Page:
This is what adulthood looks like.
At least... I think so.
A lot can happen in 7 months. In this time, so many things have happened, and while I've wanted to blog about them, I've had a hard time starting, particularly because I've had so many thoughts about these big things that I can't even get them organized. And, since I'm an achiever, and I need to accomplish the task of blogging before I can feel satisfaction, here's the short version of all my thoughts from the past half year before I go into a current update:
I defeated my last year of college. Between my classes, homework, senior practicum, job searches, endless rehearsals, auditions, apartment surfing, social stimulation, and the occasional sleep cycle, the last two semesters of college seem more like a dream now than historical fact. A dream of something that maybe happened, but probably not. I guess I have a diploma to prove it, but you can trust a piece of paper about as much as the Internet nowadays. I had been chosen to give the student reflection speech during my graduation ceremony.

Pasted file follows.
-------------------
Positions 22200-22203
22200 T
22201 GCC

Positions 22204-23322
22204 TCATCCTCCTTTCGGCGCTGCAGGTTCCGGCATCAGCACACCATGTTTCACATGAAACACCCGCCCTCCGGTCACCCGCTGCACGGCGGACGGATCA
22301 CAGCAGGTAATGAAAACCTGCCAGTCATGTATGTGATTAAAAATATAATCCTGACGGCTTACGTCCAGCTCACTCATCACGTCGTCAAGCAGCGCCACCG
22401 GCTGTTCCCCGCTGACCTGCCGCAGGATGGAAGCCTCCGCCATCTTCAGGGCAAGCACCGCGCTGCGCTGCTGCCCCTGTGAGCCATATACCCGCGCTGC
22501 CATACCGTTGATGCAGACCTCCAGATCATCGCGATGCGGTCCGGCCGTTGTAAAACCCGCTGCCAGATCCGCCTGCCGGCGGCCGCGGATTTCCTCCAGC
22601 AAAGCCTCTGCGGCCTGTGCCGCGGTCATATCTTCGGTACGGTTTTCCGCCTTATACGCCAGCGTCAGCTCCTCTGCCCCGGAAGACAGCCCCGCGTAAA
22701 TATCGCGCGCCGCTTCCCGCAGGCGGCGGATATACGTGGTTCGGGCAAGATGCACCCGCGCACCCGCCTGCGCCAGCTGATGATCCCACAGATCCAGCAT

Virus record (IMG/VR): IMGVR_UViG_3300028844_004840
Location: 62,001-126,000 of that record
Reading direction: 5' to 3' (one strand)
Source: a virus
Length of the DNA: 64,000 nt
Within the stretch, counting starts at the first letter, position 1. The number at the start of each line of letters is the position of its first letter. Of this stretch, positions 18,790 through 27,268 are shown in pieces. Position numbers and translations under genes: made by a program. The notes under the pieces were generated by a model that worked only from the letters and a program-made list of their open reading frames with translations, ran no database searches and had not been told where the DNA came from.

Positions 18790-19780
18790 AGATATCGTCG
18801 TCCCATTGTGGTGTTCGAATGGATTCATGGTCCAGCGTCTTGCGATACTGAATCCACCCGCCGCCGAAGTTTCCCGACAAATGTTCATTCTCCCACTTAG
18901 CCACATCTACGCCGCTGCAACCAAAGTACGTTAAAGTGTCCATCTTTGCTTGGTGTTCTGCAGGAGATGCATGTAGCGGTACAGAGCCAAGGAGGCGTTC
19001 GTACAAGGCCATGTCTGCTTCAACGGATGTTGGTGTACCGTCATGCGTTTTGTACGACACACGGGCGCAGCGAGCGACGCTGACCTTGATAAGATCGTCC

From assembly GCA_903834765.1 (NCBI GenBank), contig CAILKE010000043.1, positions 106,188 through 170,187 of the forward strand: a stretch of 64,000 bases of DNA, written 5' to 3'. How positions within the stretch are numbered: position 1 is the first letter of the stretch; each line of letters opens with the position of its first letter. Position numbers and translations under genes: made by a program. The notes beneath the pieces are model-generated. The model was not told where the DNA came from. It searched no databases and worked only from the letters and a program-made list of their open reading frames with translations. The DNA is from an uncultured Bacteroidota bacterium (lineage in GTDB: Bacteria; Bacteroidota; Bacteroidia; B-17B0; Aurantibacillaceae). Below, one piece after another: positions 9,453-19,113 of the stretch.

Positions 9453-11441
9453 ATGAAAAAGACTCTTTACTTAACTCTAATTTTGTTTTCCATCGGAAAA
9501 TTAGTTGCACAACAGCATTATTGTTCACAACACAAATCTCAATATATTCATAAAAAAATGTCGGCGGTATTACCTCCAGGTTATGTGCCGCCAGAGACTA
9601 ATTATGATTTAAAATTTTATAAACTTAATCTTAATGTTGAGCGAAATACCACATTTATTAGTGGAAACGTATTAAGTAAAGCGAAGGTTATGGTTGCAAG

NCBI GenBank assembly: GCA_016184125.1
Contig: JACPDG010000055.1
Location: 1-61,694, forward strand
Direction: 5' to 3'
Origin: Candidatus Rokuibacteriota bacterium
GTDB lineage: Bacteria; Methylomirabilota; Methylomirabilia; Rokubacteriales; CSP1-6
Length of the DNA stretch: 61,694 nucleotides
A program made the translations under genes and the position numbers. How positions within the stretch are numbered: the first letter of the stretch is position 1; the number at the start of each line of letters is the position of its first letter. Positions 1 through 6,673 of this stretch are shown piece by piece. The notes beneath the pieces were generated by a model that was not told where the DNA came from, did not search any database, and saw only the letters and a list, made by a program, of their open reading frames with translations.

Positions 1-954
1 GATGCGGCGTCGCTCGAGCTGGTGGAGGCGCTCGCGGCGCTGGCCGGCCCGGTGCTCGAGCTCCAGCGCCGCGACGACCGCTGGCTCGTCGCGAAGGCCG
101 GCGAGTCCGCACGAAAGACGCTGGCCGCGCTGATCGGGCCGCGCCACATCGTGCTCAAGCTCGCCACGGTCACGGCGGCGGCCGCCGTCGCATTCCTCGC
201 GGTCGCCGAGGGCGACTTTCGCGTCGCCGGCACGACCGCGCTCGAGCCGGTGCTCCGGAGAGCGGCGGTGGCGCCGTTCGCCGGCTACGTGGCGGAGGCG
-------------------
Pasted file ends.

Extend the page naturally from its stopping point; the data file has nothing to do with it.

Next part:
Yes, that is me, amid a sea of intellectuals. I find it hard to believe too. Must be my charisma. I have 21 points of it.
It was an honor, to say the least. And, it was probably the best way to end my college career. Being obligated to direct your 4-years of experience into cohesive and entertaining thoughts for 2000 people has that effect. If nothing else, I now have a sheet of paper I can read over if I ever forget what happened in college.
Everything that I experienced seems so small, so long ago, and so far away. I could dwell and write an entire blog about the memories I made. But, then I wouldn't have any stories to tell you in person, and that makes for a boring person. And I don't like being boring. It's dumb.